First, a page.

Normal iron metabolism and the pathophysiology of iron overload disorders
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Iron overload disorders represent a heterogenous group of conditions resulting from inherited and acquired causes. If undiagnosed they can be progressive and fatal. Early detection and phlebotomy prior to the onset of cirrhosis can reduce morbidity and normalise life expectancy. We now have greater insight into the complex mechanisms of normal and disordered iron homeostasis following the discovery of new proteins and genetic defects. Here we review the normal mechanisms and regulation of gastrointestinal iron absorption and liver iron transport and their dysregulation in iron overload states. Advances in the understanding of the natural history of iron overload disorders and new methods for clinical detection and management of hereditary haemochromatosis are also reviewed. The current screening strategies target high-risk groups such as first-degree relatives of affected individuals and those with clinical features suggestive of iron loading. Potential ethical, legal and psychosocial issues arising through application of genetic screening programs need to be resolved prior to implementation of general population screening programs.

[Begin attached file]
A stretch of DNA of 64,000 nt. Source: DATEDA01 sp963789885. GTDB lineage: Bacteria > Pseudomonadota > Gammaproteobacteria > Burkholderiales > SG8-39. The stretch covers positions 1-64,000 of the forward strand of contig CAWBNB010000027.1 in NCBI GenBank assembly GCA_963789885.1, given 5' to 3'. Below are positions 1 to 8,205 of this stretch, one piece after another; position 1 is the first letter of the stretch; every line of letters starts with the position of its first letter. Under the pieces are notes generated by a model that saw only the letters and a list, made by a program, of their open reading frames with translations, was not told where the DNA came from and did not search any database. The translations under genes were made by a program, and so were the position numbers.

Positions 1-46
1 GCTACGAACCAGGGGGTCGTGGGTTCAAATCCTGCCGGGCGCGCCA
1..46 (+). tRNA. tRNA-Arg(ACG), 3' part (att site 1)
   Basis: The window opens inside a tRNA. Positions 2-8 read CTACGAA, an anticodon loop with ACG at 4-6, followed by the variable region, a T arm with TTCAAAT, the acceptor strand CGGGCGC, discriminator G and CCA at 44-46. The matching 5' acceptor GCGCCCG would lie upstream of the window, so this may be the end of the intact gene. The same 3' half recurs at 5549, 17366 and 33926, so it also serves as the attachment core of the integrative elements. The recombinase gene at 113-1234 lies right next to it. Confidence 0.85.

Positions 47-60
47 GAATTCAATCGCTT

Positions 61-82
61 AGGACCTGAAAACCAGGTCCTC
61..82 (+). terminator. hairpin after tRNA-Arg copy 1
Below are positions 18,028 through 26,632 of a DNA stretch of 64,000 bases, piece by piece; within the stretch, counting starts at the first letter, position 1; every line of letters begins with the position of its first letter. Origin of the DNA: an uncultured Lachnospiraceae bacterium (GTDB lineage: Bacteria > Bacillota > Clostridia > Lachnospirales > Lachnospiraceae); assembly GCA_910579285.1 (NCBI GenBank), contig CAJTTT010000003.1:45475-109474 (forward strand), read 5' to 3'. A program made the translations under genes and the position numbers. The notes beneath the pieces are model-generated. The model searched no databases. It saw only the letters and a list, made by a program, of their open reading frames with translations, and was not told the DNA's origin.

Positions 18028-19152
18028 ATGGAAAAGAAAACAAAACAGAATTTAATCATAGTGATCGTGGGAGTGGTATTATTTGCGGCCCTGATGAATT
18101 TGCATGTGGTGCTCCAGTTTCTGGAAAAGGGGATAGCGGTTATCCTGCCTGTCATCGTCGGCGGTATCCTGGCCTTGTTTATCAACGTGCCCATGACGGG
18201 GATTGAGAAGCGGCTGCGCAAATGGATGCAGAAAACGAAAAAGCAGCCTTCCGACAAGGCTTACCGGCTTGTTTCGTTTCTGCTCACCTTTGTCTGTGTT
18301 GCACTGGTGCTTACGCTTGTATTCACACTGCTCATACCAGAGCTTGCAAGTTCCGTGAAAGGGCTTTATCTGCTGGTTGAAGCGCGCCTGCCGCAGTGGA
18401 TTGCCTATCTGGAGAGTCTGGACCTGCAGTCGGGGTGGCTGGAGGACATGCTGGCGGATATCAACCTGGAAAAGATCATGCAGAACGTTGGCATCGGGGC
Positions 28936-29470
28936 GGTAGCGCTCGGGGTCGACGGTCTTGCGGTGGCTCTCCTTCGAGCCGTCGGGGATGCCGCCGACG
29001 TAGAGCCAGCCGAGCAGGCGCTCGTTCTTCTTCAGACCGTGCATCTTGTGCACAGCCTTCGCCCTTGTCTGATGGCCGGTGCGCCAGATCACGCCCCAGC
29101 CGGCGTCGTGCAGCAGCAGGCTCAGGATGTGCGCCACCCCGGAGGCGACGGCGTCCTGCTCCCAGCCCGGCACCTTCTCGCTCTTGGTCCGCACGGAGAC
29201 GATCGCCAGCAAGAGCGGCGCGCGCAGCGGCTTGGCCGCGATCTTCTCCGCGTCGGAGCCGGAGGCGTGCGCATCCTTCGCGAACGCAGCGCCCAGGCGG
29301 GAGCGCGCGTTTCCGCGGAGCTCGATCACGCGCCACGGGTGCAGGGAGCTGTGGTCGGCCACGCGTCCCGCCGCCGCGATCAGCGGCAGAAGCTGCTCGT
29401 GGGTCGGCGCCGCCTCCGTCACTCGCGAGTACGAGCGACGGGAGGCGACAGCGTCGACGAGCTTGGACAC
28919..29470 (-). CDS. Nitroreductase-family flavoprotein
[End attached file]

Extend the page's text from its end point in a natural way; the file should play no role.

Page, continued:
|Publication Type:||Journal Article|
|Publisher:||The Australian Association of Clinical Biochemists|
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